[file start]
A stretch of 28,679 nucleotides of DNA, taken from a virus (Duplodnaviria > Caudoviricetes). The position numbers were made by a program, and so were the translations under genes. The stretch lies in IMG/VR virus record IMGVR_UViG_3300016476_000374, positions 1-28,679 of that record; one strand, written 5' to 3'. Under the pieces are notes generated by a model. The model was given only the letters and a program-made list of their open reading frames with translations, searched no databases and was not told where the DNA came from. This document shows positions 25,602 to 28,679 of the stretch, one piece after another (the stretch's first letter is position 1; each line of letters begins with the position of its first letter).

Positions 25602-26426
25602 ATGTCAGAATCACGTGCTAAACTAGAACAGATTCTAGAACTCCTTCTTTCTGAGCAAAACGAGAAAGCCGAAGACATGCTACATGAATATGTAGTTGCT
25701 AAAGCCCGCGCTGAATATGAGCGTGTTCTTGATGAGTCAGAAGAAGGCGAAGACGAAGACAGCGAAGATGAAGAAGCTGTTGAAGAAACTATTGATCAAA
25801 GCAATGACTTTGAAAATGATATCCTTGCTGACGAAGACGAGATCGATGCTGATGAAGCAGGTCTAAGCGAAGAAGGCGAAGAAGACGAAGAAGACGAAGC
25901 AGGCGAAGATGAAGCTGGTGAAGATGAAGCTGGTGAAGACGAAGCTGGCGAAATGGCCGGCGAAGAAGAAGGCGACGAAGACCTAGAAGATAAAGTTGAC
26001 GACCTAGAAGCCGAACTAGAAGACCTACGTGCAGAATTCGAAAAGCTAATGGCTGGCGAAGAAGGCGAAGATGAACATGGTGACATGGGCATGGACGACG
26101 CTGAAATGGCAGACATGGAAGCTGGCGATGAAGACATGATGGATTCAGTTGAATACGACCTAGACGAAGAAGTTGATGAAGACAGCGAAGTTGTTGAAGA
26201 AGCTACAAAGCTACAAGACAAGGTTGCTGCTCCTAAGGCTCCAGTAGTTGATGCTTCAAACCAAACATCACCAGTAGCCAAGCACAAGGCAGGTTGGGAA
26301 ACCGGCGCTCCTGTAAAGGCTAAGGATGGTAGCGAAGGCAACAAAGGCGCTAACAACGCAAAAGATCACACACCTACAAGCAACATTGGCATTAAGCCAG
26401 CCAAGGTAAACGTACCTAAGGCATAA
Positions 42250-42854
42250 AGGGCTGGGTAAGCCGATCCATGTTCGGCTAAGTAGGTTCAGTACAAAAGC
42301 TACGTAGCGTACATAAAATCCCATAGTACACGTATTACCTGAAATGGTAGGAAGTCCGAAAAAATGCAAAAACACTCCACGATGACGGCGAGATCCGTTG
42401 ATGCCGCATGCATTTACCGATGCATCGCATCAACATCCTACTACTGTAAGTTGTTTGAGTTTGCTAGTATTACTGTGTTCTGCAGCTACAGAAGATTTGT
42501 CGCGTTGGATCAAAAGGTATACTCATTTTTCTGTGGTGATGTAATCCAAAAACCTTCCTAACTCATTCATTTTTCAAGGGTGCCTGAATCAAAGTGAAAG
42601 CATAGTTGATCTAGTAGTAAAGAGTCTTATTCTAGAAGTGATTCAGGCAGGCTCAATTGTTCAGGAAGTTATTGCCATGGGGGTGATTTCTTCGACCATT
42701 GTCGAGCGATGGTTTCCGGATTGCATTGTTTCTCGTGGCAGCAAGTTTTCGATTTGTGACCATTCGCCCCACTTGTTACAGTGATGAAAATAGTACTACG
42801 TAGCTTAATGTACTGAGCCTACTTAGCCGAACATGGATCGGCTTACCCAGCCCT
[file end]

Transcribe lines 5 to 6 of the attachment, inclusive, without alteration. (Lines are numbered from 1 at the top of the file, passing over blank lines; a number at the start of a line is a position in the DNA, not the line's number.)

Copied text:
25801 GCAATGACTTTGAAAATGATATCCTTGCTGACGAAGACGAGATCGATGCTGATGAAGCAGGTCTAAGCGAAGAAGGCGAAGAAGACGAAGAAGACGAAGC
25901 AGGCGAAGATGAAGCTGGTGAAGATGAAGCTGGTGAAGACGAAGCTGGCGAAATGGCCGGCGAAGAAGAAGGCGACGAAGACCTAGAAGATAAAGTTGAC